WASHINGTON, Dec. 13, 2012 /PRNewswire-USNewswire/ -- The Consumer Financial Protection Bureau (CFPB) today released a report that examines how the three largest nationwide credit reporting companies – Equifax, Experian, and TransUnion – manage consumer data and compile your credit report.
The report sheds a light on industry practices that ultimately shape consumers' financial report cards. Consumers Union, the policy arm of Consumer Reports, welcomed the report and noted the importance of credit reports to the financial health of consumers.
"For years we have been saying that we need to take the mystery out of credit reporting," said Pamela Banks, senior policy counsel for Consumers Union. "Your credit report is critical to your financial future because lenders use it to make big decisions about you, like whether to approve you for a loan. The report helps consumers understand what goes in to their report so they can be smart about how they handle their credit."
The report notes the dominance of credit card history found in the typical credit report, with most information in credit reports coming from a few large companies and financial institutions. And while the report also found that more than a third of disputes about credit report accuracy have to do with collections, only one in five consumers obtain copies of their credit report each year – the easiest way to identify errors and have them corrected.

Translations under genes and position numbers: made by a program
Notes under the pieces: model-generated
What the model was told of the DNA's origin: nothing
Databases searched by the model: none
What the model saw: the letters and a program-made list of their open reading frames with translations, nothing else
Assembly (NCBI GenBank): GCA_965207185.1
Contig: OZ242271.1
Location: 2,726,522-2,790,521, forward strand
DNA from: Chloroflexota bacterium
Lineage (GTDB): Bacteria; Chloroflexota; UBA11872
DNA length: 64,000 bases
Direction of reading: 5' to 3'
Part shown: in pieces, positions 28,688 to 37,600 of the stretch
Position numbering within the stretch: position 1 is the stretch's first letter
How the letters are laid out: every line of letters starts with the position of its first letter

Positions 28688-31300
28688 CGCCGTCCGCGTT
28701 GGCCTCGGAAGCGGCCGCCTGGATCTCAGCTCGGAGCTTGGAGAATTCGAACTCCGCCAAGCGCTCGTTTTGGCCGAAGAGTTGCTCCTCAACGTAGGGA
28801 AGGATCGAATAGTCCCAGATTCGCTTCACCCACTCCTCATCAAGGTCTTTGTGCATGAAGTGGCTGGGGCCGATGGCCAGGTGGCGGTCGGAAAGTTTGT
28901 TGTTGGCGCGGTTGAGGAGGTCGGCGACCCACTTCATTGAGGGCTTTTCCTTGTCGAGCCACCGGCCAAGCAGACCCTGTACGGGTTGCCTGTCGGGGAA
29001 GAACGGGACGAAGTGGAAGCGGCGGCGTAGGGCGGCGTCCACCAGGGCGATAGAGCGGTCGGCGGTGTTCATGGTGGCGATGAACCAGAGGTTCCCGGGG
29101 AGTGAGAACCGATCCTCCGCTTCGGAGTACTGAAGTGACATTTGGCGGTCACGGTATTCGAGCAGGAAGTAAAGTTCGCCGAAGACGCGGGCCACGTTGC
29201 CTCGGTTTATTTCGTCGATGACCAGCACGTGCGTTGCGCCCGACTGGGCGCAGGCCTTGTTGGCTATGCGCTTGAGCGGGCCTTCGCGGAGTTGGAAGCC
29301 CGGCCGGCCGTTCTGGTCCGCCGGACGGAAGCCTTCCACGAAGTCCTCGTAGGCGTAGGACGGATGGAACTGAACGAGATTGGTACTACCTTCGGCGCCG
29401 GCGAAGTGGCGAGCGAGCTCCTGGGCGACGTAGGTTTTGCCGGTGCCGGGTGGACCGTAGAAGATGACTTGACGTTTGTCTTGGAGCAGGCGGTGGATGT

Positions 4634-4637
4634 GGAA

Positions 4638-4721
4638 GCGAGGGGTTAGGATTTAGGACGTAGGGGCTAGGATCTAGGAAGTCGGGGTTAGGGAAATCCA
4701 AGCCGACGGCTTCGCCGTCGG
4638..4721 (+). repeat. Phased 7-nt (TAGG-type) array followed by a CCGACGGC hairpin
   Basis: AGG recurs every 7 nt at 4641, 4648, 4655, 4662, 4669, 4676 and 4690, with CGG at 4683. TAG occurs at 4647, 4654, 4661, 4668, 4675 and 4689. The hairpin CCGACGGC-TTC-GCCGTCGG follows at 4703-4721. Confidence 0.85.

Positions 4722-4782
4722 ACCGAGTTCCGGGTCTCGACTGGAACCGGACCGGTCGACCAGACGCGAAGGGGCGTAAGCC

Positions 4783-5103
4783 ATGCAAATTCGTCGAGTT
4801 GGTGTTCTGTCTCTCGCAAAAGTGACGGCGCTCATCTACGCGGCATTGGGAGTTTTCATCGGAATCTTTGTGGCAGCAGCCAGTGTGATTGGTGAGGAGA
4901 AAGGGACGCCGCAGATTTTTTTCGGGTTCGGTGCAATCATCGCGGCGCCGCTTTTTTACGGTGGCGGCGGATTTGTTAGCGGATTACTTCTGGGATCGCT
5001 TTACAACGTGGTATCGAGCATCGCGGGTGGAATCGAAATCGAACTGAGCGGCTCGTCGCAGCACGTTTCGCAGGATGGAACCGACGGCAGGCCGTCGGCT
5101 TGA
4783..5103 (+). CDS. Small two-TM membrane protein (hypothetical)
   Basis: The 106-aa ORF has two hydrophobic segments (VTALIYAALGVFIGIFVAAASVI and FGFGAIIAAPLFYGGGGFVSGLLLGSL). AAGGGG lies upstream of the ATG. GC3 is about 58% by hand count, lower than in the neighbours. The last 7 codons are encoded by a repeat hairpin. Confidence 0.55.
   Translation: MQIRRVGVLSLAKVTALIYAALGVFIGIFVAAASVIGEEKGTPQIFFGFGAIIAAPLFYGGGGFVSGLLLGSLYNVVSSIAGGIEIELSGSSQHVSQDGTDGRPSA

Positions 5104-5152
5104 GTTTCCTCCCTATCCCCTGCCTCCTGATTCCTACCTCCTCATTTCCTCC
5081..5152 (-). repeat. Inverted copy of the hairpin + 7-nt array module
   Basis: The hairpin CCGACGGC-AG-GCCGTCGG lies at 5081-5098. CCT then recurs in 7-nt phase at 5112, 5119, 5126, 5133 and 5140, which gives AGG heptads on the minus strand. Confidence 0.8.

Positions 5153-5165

Banks said, "It is especially concerning that so few consumers are getting their free credit reports every year. Often times the only way that a consumer will find out that there is an error is after they're denied credit, which could easily be avoided by routinely checking your report and disputing errors."
Consumers Union has a page at www.consumersunion.org/creditreport with information on how to get your free credit report, how to fix mistakes in the report, and why it's so important to check yours every year.
However, as important as a credit report is, Consumers Union points out that there is one thing missing from that report – your credit score. And while consumers can currently pay to get their score, a previous report by the CFPB found that one in five consumers would be likely to receive a meaningfully different score from the one sent to a lender.
"Many consumers might assume that the report includes your score, but it doesn't," Banks said. "Even worse, the score you pay for may not be the same score that businesses are using to make decisions about you and your finances. Consumers need access to a reliable score and they shouldn't have to shop around for the best deal and hope that it's an accurate score."
SOURCE Consumers Union